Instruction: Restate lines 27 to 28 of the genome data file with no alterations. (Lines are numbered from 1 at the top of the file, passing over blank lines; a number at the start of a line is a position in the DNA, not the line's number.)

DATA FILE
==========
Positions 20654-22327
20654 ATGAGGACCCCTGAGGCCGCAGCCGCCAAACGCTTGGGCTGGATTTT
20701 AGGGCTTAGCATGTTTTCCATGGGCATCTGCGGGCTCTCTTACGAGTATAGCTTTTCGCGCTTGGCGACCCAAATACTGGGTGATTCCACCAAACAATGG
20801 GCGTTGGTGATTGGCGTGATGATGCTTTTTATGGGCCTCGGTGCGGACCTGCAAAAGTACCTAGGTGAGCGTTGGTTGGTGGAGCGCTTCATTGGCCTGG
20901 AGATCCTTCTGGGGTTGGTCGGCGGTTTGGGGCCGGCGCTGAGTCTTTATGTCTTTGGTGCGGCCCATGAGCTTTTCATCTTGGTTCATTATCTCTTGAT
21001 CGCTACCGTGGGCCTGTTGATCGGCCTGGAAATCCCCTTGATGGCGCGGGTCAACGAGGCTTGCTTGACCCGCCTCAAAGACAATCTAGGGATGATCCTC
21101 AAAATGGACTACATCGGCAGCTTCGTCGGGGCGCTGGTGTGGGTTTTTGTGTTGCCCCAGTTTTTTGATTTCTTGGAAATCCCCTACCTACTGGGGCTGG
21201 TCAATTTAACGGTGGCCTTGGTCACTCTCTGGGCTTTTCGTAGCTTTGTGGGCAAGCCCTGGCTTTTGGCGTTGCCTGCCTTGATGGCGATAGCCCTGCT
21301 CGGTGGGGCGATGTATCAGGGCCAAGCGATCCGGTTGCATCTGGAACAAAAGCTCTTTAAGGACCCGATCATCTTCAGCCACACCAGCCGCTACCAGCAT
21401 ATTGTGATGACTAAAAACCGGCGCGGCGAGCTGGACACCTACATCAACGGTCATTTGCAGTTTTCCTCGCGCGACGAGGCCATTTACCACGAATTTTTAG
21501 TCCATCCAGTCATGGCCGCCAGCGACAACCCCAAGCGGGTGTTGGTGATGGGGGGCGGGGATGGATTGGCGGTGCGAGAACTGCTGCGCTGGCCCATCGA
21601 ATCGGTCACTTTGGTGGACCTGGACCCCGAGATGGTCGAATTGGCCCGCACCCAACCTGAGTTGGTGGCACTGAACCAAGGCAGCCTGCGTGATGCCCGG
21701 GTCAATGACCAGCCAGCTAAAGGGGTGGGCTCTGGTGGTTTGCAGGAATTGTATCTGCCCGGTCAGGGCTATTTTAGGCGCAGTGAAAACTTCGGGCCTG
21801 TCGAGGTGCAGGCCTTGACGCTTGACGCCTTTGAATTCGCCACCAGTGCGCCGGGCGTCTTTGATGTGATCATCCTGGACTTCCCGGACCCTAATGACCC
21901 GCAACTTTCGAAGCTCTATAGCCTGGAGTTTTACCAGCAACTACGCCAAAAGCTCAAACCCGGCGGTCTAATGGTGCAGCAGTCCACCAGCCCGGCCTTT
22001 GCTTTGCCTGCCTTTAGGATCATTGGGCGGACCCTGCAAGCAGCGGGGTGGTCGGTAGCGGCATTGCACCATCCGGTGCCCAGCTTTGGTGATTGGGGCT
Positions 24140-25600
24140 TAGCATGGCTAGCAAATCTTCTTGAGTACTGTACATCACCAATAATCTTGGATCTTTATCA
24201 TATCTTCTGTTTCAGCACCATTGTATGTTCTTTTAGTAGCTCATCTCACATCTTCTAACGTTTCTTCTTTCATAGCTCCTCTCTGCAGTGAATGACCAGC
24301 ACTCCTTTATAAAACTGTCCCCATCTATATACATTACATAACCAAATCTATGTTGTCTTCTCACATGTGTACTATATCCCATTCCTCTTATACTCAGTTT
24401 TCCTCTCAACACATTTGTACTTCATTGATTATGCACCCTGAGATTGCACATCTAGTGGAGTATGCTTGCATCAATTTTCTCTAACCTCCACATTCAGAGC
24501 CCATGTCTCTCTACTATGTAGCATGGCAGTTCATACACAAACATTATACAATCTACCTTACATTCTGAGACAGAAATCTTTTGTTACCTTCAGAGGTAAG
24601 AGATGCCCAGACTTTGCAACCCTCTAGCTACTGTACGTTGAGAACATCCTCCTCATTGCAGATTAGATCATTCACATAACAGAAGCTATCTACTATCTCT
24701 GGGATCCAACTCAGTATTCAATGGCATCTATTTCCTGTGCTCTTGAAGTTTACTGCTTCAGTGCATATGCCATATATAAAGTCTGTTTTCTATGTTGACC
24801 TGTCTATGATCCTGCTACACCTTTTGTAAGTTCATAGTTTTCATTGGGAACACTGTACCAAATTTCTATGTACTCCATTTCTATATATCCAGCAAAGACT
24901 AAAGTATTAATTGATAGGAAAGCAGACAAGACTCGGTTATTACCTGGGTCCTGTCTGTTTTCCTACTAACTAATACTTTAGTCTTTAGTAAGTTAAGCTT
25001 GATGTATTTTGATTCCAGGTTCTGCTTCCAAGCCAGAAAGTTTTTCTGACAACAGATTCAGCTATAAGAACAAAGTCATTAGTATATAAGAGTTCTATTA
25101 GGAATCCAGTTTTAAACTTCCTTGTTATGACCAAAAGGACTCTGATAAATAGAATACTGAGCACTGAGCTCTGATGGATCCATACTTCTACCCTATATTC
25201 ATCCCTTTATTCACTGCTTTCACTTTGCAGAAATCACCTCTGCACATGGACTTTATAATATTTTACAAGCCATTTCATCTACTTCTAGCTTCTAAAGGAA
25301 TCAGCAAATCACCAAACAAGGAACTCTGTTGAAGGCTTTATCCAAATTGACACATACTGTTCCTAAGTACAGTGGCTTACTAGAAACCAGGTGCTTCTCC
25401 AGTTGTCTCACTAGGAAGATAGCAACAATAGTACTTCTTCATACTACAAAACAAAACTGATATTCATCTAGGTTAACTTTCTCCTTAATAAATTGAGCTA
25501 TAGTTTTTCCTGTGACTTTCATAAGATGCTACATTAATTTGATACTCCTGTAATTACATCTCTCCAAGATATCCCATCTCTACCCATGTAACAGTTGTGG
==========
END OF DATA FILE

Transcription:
25001 GATGTATTTTGATTCCAGGTTCTGCTTCCAAGCCAGAAAGTTTTTCTGACAACAGATTCAGCTATAAGAACAAAGTCATTAGTATATAAGAGTTCTATTA
25101 GGAATCCAGTTTTAAACTTCCTTGTTATGACCAAAAGGACTCTGATAAATAGAATACTGAGCACTGAGCTCTGATGGATCCATACTTCTACCCTATATTC